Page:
The content is accurate at the time of publication and is subject to change.

A security freeze is a prevention tool available for use to protect yourself against identity theft. What it does is provide consumers with an opportunity to lock access to their credit file which prevents any outsiders from being able to utilize their identity to open a new account or apply for credit. Your files will remain frozen for as long as you wish, until you decide to lift the restriction. Placing a security freeze upon your credit account has no bearing on your overall credit score.

If anyone attempts to apply for credit by fraudulently using your name and there exists a security freeze on your information, the false application will be denied by the creditor, resulting in a thwarted identity theft attempt.

Identity theft is a potentially devastating financial crime that is rapidly growing in popularity. Although there are protective measures against identity-related fraud put into place by merchants, businesses, credit card companies and government agencies, it is not always adequate and thieves manage to commit around 8 million identity-related crimes within the United States alone on an annual basis.

Basically, a security freeze is designed to stop credit reporting agencies from releasing any portion of your credit report or personal information without first obtaining your consent. When you enact a security freeze upon your account, you will be issued a special password or unique ID number to use in order to authorize a temporary release of your credit report for a specific time period or to a specific inquirer once the freeze is in place. A security freeze is most effective when it is put into place at all of the three major credit bureaus, Experian, Equifax and TransUnion.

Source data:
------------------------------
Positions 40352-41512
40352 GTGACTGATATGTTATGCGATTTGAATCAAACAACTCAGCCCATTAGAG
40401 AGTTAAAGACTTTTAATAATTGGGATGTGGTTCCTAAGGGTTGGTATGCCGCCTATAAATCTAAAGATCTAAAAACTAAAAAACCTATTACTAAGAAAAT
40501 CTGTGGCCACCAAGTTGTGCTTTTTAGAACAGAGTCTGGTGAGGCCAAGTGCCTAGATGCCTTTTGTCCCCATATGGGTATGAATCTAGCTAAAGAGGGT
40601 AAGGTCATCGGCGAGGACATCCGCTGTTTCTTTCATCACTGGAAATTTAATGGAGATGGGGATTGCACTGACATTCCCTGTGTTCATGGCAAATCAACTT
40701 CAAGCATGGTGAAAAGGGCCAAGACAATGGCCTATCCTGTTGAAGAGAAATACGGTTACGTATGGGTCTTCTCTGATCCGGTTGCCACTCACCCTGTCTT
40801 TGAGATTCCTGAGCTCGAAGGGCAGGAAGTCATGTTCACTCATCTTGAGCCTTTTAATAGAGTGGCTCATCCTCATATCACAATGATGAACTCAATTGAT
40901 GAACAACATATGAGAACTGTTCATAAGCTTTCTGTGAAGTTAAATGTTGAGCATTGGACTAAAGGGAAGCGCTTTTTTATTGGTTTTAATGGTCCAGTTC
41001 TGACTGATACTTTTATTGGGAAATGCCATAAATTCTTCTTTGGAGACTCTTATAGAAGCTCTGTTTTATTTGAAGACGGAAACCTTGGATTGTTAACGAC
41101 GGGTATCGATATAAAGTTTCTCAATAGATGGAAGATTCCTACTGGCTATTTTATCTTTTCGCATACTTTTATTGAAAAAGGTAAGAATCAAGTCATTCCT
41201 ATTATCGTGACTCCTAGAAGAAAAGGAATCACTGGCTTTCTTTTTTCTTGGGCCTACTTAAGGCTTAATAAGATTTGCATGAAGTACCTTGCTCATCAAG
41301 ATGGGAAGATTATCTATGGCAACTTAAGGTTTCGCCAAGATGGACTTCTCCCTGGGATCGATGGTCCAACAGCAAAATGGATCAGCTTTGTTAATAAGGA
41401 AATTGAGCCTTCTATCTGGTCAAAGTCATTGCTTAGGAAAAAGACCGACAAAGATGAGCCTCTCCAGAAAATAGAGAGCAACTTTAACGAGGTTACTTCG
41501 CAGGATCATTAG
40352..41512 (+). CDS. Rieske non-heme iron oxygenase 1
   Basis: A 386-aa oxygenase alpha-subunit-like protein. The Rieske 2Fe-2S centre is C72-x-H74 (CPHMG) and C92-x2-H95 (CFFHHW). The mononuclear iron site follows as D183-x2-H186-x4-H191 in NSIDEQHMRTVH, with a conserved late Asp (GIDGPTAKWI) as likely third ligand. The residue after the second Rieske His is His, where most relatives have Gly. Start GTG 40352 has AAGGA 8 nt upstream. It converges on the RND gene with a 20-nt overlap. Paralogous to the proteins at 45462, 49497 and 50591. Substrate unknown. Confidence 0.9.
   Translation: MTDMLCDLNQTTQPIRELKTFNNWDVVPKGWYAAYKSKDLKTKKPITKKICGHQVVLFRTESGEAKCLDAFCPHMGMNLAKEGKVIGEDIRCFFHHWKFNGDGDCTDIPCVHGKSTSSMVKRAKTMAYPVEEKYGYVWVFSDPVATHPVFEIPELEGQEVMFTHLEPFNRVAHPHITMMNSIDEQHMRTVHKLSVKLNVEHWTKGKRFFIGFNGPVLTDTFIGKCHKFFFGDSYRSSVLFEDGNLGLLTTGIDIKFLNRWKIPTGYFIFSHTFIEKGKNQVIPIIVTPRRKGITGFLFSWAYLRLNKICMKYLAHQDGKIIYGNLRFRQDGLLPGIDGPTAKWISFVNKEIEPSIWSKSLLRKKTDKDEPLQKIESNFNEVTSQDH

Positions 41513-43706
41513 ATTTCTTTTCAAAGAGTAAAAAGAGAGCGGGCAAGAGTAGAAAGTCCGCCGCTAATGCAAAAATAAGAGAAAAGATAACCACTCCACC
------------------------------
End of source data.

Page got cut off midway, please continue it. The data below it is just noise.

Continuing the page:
In general, a freeze is not applicable to situations wherein a creditor with whom you have an existing relationship with requests a copy of your credit report. Likewise, should one of your existing creditors or an agent or affiliate thereof need access to your credit file for specific types of account review, fraud control, collection or something similar, it will be granted regardless of the freeze.

Implementing a security freeze against your account can possibly delay, prohibit or otherwise interfere with any applications for credit, loans, a mortgage, etc. that you submit yourself. If you wish to seek credit while there is a security freeze in place upon your credit file, you should make sure to lift it before submitting an application to ensure a timely reponse. If you will be applying for credit from multiple issuers, it may be a good idea to lift the freeze entirely. Otherwise, you can always opt to lift the freeze for the specific creditor from whom you are requesting credit.